So thus an entrepreneurship can lead the people to earn a lot of money and as the stock for the future.

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The important thing is an entrepreneur will take the benefit for him or herself only. On the other hand, an entrepreneurship also gives some disadvanges for the people. For example, the people who are entrepreneurs will not have more time to just relax or refreshing. It is because they have to work for long hours to manage the business.

Entrepreneurs organize and manage the business themselves. Even, if they cannot handle the business, they can fall down and fail. In some cases, that condition was happened to the passive and uncreative people or entrepreneurs. While in the active and creative entrepreneurs, that condition will not happen. (Entrepreneurs Line 2012).

There is absolutely no doubt that enterprise development is the key when it comes to small business development for South African entrepreneurs. Gone are the days when you could simply leave school, study and then get a job. With more and more people in the marketplace, and fewer corporate jobs to go around, a large percentage of school leavers remain unemployed, hoping family members will be able to support them. That is fact of life in the 21th century.

But - and it isn't a very big but either - if you are able to identify opportunities and create and successfully grow your own business, you can make a good living and contribute toward the economy of the country at the same time. You will be able to live comfortably and be a valuable member of society.

Entrepreneurs are essential to economic development everywhere

It has been said that economic development is directly related to the level of entrepreneurial activity in any country. This is because there simply aren't enough regular jobs to go around, and people who would otherwise be unemployed, have to make money to live, not only that entrepreneurial development also adds value to society as a whole.

People improve themselves and create opportunities for other people. They also make products and services available, many of which are more affordable than those by large corporations.

Recent advances in entrepreneurship research indicate that the differences in entrepreneurs and the heterogeneity in their behaviors and actions can be traced back to their founder's identity. For instance, Fauchart and Gruber (2011) have recently utilized social identity theory to illustrate that entrepreneurs can be distinguished in three main types: Darwinians, Communitarians and Missionaries. These types of founders not only diverge in fundamental ways in terms of their self-views and their social motivations in entrepreneurship, but also engage fairly differently in new firm creation.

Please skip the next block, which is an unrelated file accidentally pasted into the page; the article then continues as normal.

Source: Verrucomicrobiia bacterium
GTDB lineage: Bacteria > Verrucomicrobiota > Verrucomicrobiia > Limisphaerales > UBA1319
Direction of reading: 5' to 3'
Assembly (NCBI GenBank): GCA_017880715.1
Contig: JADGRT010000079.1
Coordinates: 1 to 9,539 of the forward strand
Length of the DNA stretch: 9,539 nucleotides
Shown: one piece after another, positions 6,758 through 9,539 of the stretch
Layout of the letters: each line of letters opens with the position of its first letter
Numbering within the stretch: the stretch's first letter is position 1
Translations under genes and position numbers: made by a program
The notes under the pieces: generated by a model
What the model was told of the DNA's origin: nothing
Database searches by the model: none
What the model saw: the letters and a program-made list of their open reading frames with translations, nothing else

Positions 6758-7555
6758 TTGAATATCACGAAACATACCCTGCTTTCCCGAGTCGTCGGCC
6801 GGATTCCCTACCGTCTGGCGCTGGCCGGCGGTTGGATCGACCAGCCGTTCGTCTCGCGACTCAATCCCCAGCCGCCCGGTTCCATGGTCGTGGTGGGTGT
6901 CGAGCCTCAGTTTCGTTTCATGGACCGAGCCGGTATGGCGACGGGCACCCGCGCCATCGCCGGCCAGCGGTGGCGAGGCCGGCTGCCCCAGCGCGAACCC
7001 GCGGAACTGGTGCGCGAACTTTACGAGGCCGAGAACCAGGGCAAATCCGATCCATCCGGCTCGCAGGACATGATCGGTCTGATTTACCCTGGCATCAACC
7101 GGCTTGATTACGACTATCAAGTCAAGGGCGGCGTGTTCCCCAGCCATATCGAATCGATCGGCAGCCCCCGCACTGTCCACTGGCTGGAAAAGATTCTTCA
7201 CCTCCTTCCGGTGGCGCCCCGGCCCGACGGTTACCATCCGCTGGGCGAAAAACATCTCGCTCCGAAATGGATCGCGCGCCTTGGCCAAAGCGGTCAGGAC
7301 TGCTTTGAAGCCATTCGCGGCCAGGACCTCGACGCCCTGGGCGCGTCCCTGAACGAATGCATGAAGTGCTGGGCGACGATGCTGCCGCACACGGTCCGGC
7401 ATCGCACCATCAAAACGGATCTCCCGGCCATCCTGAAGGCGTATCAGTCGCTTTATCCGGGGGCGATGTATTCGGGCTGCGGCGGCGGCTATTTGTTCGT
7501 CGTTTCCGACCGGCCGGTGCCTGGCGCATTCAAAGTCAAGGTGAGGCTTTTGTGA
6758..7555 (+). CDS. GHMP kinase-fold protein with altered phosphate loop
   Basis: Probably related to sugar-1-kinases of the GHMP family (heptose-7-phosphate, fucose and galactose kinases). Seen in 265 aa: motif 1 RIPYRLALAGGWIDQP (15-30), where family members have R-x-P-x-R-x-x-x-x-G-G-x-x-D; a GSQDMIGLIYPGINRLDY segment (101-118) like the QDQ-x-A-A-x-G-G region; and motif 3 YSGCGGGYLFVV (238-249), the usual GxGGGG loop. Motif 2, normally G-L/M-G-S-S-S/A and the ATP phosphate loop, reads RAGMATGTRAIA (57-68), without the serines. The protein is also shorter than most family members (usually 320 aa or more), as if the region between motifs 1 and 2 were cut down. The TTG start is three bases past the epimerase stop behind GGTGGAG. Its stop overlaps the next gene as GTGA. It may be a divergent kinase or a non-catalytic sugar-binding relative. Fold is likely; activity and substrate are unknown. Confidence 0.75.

Influences and characteristics of entrepreneurial behavior

Management skill and strong team building abilities are often perceived as essential leadership attributes for successful entrepreneurs. Robert B. Reich considers leadership, management ability, and team-building as essential qualities of an entrepreneur.

This concept has its origins in the work of Richard Cantillon in his Essai sur la Nature du Commerce en (1755) and Jean-Baptiste Say [5] in his Treatise on Political Economy.

Psychological studies show that the psychological propensities for male and female entrepreneurs are more similar than different. A growing body of work shows that entrepreneurial behavior is dependent on social and economic factors. For example, countries with healthy and diversified labor markets or stronger safety nets show a more favorable ratio of opportunity-driven rather than necessity-driven women entrepreneurs. Empirical studies suggest that men entrepreneurs possess strong negotiating skills and consensus-forming abilities.

Research studies that explore the characteristics and personality traits of, and influences on, the entrepreneur have come to differing conclusions. Most, however, agree on certain consistent entrepreneurial traits and environmental influences. Although certain entrepreneurial traits are required, entrepreneurial behaviours are also dynamic and influenced by environmental factors. Shane and Venkataraman (2000) argue that the entrepreneur is solely concerned with opportunity recognition and exploitation, although the opportunity that is recognised depends on the type of entrepreneur; while Ucbasaran et al. (2001) argue there are many different types contingent upon environmental and personal circumstances.